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Global diversity in the boardroom still has a long way to go

In the UK, much has been made of the latest Women on Boards Davies Review Report which boasts that: “Representation of women on FTSE 100 boards now stands at 23.5%, with 18% women’s representation on FTSE 250 boards. British business is well on its way to achieving the 25% target by the end of the year.

However, as Paul Hunt, Managing Director of Search firm, Healy Hunt, a member of INAC, points out: “This is, on the face of it, good news.  But I think it is disappointing that this is an average figure across executive and non-executive directors and in fact only 8.6% of executive directors are women – and that’s only up from 6.8% last year - so is this just tokenism?”

In the US, which could feasibly see a female President in the not too distant future, only 17% of Fortune 500 board seats are held by women. In Latin America, only 28% of companies have a gender equality policy at executive level.  In Australia, while there are no formal targets, almost a quarter of directors the top 50 ASX listed companies are female and every single one has female directors on the board.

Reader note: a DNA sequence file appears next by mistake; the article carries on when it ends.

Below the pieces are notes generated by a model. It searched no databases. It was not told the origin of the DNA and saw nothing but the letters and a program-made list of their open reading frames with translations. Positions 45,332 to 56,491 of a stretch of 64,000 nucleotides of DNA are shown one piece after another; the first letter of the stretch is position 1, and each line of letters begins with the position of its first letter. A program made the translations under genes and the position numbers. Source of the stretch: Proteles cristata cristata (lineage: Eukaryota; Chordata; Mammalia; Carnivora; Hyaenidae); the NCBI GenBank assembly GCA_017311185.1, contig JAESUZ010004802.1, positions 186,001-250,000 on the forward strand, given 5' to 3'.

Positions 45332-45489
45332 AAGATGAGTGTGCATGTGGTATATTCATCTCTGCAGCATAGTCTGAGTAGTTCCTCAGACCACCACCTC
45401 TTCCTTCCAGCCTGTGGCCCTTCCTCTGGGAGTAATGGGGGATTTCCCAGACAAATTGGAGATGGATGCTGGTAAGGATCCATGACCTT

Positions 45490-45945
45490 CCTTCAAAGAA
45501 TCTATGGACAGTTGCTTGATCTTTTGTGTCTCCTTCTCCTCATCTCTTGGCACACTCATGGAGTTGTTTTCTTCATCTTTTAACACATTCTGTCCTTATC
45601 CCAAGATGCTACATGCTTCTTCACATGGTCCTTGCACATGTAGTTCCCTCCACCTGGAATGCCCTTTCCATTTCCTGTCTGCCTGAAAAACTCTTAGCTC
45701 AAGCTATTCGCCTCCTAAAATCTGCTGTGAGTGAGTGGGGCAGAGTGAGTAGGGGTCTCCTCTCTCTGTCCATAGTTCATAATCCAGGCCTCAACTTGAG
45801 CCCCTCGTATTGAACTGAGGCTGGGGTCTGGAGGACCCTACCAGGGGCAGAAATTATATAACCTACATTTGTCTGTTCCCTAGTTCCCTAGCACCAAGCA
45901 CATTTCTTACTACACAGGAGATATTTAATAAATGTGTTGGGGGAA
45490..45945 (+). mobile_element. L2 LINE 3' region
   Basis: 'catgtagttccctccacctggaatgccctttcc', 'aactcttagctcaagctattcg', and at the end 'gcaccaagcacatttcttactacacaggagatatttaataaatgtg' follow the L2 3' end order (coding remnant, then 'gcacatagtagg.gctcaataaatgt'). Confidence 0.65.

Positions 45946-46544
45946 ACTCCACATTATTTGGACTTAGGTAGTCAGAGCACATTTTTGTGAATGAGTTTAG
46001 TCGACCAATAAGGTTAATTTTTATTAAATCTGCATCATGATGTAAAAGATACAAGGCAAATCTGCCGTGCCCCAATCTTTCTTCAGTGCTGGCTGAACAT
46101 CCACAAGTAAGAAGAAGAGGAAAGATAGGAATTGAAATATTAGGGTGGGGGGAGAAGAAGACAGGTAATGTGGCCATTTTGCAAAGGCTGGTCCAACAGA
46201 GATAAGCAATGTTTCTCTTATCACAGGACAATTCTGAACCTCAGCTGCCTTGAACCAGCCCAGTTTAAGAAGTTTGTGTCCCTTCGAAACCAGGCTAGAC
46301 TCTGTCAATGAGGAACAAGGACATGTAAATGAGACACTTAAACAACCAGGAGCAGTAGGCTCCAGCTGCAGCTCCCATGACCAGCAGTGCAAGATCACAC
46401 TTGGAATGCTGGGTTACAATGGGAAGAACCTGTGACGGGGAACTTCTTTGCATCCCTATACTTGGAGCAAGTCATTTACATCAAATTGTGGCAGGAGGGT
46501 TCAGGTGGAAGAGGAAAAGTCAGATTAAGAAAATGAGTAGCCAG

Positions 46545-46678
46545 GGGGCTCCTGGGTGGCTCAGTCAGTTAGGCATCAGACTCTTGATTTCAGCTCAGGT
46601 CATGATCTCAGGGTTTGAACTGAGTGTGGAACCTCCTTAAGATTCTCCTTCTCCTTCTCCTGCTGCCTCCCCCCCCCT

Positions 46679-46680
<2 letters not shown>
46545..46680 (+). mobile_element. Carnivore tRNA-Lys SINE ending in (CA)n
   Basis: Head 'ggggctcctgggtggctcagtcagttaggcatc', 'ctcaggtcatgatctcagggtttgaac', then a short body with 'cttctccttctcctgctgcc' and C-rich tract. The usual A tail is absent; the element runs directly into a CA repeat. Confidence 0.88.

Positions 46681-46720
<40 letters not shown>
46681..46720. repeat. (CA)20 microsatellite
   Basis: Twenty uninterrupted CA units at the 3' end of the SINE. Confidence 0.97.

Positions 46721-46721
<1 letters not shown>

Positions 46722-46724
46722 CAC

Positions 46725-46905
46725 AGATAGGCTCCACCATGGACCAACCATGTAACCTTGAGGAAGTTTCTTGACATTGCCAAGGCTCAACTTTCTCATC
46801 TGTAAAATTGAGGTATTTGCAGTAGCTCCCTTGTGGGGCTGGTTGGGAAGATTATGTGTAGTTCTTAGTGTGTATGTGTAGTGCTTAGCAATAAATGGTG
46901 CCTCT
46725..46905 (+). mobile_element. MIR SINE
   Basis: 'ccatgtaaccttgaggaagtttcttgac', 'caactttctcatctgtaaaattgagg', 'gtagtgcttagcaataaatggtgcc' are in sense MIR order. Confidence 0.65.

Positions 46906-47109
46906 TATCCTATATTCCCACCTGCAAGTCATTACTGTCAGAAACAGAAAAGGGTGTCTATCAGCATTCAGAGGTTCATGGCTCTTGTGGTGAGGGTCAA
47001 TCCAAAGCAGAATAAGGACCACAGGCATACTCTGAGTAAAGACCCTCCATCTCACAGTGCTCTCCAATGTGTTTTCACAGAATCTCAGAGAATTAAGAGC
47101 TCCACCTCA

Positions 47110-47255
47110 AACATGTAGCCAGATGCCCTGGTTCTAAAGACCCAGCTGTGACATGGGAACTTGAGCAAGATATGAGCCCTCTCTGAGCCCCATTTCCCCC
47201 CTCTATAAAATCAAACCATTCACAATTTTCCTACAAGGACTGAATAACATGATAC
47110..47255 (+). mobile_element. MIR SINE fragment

There were some interesting anomalies. Turkey is among the top 15 countries in the world for female board members although it still fell behind its European counterparts when it came to the percentage of women participating in the workforce. This was due mainly to the high number of female entrepreneurs running micro businesses. And while Norway is often seen as one of the most progressive countries, having implemented boardroom quotas in 2003, the number of female CEOs in the region is still very small.

The report, which came out of INAC’s recent global conference in Bogota, outlines the different approached and thinking on boardroom gender diversity, from a range of organisations and countries citing research from thought leaders in the executive search area, government and academia. 


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